You don't find gigantic warehouse stores as frequently as you do in the US. Shopping for food is more often done in smaller grocery stores, corner stores, bakeries, butchers, and open air markets. You can usually find what you need, but they often are only open until 8pm, and if it's sunday outside the UK, good luck finding anything.

I spent just under 3 weeks in France, a more abridged trip than some of the other places. I had about 2 days in Ruoen and then about 2 weeks in Paris. Paris is certainly nice, lots of history, old buildings, plenty to see, and always something going on. I didn't stay in Paris that long because I really liked the city or wanted to see more. I'm not really a city person, and Paris is a city person's city. My reason for staying was simply to spend time with a good friend, and to that extent I really enjoyed Paris. The city is pretty dirty. The streets and sidewalks are littered with discarded cigarettes and dog poop (yea watch where you step in Paris). My impression of Paris is that is a rather gray city. While London was quite green, Paris is mostly concrete and stone. Sure the buildings and monuments are more impressive, and they have some nice gardens scattered here and there. Of course this impression isn't helped by the fact that it was mostly gray and drizzly while there.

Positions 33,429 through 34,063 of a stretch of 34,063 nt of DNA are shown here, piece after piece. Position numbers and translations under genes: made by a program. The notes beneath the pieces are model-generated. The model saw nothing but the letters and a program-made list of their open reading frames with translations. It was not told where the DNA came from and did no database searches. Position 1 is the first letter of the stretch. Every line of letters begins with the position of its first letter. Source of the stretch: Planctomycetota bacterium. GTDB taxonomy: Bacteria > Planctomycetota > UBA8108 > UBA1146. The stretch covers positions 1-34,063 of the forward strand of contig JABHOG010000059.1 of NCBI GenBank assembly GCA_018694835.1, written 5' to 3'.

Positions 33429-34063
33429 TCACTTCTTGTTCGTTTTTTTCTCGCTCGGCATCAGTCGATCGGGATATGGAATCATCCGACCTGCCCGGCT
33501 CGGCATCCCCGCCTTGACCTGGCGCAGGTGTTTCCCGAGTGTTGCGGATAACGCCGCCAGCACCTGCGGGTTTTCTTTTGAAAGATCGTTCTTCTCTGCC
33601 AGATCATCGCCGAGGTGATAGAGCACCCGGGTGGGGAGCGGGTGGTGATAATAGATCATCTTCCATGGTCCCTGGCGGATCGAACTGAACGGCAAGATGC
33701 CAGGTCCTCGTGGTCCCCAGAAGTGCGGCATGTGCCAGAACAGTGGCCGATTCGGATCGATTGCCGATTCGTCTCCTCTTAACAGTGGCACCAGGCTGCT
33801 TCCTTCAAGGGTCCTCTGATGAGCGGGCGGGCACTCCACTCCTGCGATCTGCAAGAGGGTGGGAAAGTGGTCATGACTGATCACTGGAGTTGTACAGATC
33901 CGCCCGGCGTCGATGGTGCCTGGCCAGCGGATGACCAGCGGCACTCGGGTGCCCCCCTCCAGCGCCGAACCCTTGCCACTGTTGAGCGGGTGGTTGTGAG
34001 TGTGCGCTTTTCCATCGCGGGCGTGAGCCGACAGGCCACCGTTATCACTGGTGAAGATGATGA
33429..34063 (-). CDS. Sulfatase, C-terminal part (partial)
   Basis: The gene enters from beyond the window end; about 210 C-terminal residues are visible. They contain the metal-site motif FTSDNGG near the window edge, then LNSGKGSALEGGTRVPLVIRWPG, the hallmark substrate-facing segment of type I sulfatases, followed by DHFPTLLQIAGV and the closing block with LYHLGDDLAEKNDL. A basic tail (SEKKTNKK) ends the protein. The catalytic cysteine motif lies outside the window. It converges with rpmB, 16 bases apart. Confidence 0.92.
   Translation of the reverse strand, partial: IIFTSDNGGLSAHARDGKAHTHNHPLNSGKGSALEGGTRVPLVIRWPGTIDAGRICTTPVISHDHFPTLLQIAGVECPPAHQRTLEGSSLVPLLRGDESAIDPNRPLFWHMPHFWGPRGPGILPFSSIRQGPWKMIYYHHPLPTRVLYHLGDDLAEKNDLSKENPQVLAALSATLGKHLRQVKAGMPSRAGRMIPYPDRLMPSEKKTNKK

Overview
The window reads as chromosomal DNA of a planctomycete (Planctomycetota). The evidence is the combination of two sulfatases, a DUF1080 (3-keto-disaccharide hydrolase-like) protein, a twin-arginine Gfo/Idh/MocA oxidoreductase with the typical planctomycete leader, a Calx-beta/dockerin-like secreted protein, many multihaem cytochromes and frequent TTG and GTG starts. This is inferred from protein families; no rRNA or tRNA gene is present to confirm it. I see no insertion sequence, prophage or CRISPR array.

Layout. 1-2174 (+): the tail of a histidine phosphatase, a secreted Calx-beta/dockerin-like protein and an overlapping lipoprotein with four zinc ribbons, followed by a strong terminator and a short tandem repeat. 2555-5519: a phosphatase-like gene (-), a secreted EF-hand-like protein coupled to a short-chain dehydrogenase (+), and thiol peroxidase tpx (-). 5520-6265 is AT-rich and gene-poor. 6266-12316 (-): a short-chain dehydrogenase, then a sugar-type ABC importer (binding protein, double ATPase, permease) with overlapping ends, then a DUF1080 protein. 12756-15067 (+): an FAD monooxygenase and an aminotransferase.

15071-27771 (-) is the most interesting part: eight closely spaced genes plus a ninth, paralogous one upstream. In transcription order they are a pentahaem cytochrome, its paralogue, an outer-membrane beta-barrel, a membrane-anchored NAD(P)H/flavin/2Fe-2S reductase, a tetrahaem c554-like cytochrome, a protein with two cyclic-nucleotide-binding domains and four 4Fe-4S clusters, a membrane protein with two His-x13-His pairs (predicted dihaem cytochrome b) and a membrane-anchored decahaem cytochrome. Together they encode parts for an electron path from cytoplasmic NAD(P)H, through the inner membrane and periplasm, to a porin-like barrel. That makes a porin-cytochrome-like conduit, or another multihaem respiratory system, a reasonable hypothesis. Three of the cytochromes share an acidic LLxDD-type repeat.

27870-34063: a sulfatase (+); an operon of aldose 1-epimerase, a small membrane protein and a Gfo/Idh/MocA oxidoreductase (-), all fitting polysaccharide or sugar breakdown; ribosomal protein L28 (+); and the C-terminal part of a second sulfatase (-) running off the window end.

For my exit I took a commuter train out to Euro Disneyland. An odd phenomenon where there were more english signs than french and, of course, my old friend Mickey Mouse. I didn't actually spend anytime in Euro Disneyland but instead took a bus a couple of stops and then a short walk to the nearest toll booth on the main road going east from Paris. From here I pulled out some cardboard signs and tried to make my way to Germany. My ride came from a fellow from the UK who had pulled off at the toll parking lot to refill his transmission fluid. He was on his way to Romania (and perhaps then on to Greece, he hadn't decided) and was going right by Frankfurt. Good company and a ride to Frankfurt, can't ask for any more than that! He dropped me off at the airport where I got in touch with a friend from camp who lived in Frankfurt. Fortunately he was up at midnight and lived pretty close to the airport.